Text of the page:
Marrying the Sheikh

By: Holly Rayner

ONE





Ella Jones awoke to the feeling of soft fur on her cheek.



“Oh, Princess,” she said lazily as the cat nuzzled her whiskers against her face. “That tickles!” Ella giggled and stroked the cat lightly. “Good morning to you, too.”



The sun filtered through the sheer curtains hanging from the wall of windows in Ella’s bedroom. She had chosen the apartment for its incredible views and astounding amounts of natural light. As a designer, Ella had always been drawn to the way light played on architecture and had used that to enhance her creations. She had developed such a talent for design that right after graduating from college, she had been snatched up by a prestigious firm in New York City.



Ella came from a small town in Rhode Island and had first visited New York on a high school field trip. Her class had been given a tour of all of the landmarks, the theater district, the monuments and of course, the architecture. As soon as Ella saw St. Patrick’s Cathedral and The Plaza Hotel, she was hooked. All of the stained glass windows, the atriums, drew her in and filled her mind with images. She began sketching and drawing the moment she left the city.



She got a full scholarship to Columbia University and headed off to the big city to pursue her dreams. Ella sailed through her undergraduate, completing her degree in just three and half years. She interned with several high-end firms in the city and was offered a full-time position with E.J. Munford Design before she left school. Because she had interned briefly with them, she knew the outfit well and was more than happy to stay on in New York to begin her career.



But Ella’s first year at Munford turned out to be very different than what she expected. When she interned, she had had the opportunity to sit in on design meetings and provide input to some small scale designs and projects. But when she came on full-time at the firm, her position changed drastically.



Gone were the days of sitting in glamorous board rooms with polished tables and gleaming windows. Ella’s days were instead spent checking designs for spelling and spec errors, and running plans to builders and clients. She no longer got to be part of the conversation and felt more like a servant or errand girl.



Over time, Ella’s creative juices began to get the best of her. After a year at the firm, she still hadn’t been actively involved on one design project. She thought about pursuing a job with another firm or even going out on her own, but her parents and friends discouraged her from doing so.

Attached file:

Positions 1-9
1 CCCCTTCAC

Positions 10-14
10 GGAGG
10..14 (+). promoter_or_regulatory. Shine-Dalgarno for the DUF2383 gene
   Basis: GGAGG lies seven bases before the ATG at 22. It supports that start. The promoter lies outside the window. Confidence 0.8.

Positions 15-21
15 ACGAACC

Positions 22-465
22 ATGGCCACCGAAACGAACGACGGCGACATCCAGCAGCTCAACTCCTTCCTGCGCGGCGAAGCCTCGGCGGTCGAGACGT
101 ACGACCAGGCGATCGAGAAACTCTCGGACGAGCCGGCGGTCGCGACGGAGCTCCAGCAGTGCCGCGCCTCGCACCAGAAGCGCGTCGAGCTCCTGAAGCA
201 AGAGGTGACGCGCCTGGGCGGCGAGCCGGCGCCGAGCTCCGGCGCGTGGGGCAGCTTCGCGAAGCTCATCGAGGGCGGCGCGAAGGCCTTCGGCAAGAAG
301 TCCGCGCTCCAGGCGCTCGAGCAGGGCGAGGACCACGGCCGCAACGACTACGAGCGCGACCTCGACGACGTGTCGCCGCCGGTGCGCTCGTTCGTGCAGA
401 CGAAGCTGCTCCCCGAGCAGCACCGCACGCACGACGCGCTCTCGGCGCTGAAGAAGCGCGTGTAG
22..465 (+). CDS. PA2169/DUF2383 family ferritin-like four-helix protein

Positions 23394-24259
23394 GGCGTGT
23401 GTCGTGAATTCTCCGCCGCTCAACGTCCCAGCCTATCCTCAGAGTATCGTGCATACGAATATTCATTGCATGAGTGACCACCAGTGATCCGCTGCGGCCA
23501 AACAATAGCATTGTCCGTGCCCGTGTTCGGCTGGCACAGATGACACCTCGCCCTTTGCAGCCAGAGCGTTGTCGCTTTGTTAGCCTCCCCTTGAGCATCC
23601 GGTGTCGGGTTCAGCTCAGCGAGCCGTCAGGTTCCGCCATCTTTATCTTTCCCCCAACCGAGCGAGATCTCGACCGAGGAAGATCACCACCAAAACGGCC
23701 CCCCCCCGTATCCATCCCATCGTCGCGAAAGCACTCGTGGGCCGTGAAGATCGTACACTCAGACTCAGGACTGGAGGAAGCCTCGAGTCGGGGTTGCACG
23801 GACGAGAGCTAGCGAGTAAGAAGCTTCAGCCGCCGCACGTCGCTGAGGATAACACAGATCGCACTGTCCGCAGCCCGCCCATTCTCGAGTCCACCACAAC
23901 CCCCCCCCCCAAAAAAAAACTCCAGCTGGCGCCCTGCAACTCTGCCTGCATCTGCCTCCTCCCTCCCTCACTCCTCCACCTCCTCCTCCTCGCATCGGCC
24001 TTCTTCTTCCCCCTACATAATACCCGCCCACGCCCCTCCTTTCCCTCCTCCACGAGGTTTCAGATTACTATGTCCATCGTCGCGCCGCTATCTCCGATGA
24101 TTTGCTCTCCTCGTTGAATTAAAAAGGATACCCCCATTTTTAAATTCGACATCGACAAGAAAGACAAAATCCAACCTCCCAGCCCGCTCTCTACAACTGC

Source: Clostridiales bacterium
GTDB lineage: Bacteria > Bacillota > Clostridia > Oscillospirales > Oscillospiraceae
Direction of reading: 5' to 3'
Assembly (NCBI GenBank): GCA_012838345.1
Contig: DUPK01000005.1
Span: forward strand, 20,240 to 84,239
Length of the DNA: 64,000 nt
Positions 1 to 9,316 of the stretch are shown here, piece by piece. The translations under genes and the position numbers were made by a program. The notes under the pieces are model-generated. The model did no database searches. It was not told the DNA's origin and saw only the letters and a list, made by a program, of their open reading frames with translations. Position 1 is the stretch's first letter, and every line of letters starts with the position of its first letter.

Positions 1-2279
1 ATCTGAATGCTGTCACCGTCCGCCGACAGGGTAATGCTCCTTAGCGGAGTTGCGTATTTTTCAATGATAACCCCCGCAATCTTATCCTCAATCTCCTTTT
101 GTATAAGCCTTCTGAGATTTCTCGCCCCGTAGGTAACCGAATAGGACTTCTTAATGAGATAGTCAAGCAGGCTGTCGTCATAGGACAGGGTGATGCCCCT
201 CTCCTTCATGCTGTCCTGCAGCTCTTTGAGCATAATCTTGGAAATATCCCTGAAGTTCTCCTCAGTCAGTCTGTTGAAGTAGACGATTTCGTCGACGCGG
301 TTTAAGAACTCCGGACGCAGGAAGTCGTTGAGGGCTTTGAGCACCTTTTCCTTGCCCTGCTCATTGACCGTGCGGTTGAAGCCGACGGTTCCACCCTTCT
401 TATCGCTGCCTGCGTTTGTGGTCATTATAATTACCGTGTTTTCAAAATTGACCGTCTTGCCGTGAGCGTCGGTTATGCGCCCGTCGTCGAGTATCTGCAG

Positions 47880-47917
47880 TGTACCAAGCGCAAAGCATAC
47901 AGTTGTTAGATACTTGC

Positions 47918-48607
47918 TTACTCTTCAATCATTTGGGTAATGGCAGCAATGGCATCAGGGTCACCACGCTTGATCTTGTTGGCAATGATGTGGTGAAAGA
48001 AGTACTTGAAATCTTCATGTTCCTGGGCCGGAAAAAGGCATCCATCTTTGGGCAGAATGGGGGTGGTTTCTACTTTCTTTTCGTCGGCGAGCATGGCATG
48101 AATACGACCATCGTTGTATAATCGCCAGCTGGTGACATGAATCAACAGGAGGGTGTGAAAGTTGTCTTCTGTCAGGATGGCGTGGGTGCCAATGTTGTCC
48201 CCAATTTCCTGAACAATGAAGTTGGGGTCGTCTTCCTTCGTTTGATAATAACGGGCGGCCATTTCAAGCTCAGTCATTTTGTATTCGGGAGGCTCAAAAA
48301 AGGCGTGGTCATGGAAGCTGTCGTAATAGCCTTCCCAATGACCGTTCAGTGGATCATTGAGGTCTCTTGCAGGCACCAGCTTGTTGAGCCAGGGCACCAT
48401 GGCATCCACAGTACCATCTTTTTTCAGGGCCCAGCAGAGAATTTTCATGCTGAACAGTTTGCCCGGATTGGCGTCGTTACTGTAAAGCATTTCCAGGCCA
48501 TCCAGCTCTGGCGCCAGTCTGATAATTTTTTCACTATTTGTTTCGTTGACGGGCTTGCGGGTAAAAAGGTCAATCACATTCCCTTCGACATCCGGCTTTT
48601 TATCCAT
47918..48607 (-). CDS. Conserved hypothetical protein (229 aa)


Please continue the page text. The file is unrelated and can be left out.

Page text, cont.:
“It will look terrible on your resume,” said her mother, a retired nurse who had held the same job her entire adult life. “Employers want to see longevity and loyalty to a job. A year isn’t long enough to show that you’ve given it an honest try.”



“But I’m so frustrated,” Ella said to her mother every time the conversation came up. “All I want to do is design.”



Ella had gotten close with one of her colleagues at E. J. Munford and asked her opinion. Hannah was an executive secretary who'd been working for the firm for two years when Ella came on board. The two women were about the same age and had a lot in common; they both enjoyed cooking, working hard and watching black and white movies with a good bottle of wine.



“Listen,” Hannah told Ella every time she brought the subject up. “Why don’t you just say something to Munford? Or Mini Munford?” Hannah was referring to the firm’s senior partner and his son.



“I don’t know,” Ella would say. “I don't want to get a reputation as a whiner. I mean, I do have a job and it pays well. It’s just not the job they hired me for.”



Hannah supported Ella’s decision, even though she had her own reasons for wanting her to stay; aside from their blossoming friendship, Ella had agreed to help Hannah plan her upcoming wedding. Hannah and her fiancé Trent had been engaged for six months and couldn’t afford a New York City wedding planner. They knew how creative and organized Ella was and had asked if she wouldn't mind helping them out. She was only too happy to oblige.



Ella had decided that she would commit to staying on at the firm until the wedding. During that time, she would use the wedding as a way to exercise her creative talents. She and Hannah spent the next six months planning every detail of the wedding, right down to the color of the flowers on the tables. They worked diligently and even when Hannah got tired and wanted to beg off, Ella kept on going. She really enjoyed planning the wedding and when it was time to make a decision about staying at Munford or leaving, she knew what she wanted to do.



“I’m going to start my own business…” she told Hannah after she returned from her honeymoon. “I’m going to be a wedding planner!”

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